AMD also stated in the PCWorld interview that this feature simply isn't a "toggle switch" you can just turn on. There will be a good chunk of development and optimization required to get good performance gains from the feature. So for now, it looks like AMD is in the lead with Smart Access Memory, as it is already developed and optimized for Ryzen 5000 CPUs and RX 6000 series GPUs. We'll see how long it takes for Intel and Nvidia too long to catch up.

  • Kamen Rider Blade
    I like this co-operative side of doing things.
    Reply
  • drea.drechsler
    Quote from article:

    "AMD stated in an interview with PCWorld that its Radeon group is working with Intel to get this feature supported with RX 6000-series GPUs and Intel's latest CPUs and motherboards. "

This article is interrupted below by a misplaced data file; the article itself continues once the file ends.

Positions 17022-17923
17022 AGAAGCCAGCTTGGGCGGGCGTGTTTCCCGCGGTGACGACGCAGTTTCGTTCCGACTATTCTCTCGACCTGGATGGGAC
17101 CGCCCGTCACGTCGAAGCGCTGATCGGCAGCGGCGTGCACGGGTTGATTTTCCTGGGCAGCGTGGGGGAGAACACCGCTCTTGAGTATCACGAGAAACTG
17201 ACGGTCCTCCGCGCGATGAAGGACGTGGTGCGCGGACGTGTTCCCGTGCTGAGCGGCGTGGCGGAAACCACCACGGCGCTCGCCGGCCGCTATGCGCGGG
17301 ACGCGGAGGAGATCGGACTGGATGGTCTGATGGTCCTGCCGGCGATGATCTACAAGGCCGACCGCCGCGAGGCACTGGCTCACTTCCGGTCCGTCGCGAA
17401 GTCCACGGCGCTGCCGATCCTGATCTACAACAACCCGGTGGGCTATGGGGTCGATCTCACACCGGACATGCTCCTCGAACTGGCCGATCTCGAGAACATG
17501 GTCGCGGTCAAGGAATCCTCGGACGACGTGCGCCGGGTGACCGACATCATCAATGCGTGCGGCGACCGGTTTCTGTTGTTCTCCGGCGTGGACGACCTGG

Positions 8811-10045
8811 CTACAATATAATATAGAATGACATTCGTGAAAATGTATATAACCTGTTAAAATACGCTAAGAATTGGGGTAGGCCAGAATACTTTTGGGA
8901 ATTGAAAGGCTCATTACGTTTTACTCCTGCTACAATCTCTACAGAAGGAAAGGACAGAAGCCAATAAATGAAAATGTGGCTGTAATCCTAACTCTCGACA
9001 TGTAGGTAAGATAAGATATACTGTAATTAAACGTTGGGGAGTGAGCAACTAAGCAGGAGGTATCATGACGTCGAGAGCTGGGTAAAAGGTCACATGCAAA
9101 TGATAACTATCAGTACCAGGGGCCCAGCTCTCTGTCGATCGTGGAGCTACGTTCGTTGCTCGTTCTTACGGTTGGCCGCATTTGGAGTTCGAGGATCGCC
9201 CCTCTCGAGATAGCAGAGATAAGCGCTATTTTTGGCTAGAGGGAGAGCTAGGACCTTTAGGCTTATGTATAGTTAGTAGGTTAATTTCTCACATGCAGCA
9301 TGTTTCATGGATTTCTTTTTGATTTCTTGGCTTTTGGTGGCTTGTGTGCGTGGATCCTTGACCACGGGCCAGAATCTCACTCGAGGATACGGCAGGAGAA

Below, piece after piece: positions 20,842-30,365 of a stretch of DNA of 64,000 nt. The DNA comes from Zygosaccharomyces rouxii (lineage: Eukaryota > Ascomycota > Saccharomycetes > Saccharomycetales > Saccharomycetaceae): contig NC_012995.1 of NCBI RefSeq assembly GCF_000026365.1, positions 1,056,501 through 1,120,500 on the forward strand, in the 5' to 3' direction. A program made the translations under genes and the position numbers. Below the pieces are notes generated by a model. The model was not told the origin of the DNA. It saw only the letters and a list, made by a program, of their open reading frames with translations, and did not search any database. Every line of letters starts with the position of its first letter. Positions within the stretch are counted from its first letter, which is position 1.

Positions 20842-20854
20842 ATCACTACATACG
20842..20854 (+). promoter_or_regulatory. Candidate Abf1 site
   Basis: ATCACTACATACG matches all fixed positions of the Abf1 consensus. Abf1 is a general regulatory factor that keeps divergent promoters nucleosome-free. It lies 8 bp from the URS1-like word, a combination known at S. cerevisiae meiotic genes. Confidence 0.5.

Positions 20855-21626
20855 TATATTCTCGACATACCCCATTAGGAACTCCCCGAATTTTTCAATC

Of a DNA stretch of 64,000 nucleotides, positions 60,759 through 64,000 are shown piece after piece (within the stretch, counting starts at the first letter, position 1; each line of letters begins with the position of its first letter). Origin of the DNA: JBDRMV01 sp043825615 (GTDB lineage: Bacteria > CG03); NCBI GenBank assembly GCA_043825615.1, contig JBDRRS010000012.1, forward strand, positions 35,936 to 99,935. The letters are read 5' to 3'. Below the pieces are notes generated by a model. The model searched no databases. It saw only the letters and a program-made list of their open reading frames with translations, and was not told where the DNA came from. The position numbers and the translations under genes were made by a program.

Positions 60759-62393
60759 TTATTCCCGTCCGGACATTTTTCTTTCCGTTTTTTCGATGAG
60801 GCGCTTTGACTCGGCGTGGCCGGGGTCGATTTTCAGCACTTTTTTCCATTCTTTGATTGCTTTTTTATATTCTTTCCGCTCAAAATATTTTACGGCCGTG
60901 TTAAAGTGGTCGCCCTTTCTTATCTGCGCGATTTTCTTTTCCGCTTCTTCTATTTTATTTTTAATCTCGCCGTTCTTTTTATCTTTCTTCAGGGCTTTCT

So why can't AMD work with AMD to get it supported on AMD's motherboard's and CPU's? Namely, B450/X470 and 3rd Gen Ryzen.
    Reply
  • TJ Hooker
    Admin said:
    Since then, AMD stated in an interview with PCWorld that its Radeon group is working with Intel to get this feature supported with RX 6000-series GPUs and Intel's latest CPUs and motherboards. The same goes with AMD's Ryzen group, which is working with Nvidia to get Smart Access Memory working with GeForce GPUs.
    In the video they're talking about future hypothetical. I.e. if Intel/Nvidia want to support SAM, AMD will work with them if/when that happens. Not that they're currently working on it with them. Small but important distinction IMO. That's how I interpreted it anyway.
    Reply
  • TJ Hooker
    drea.drechsler said: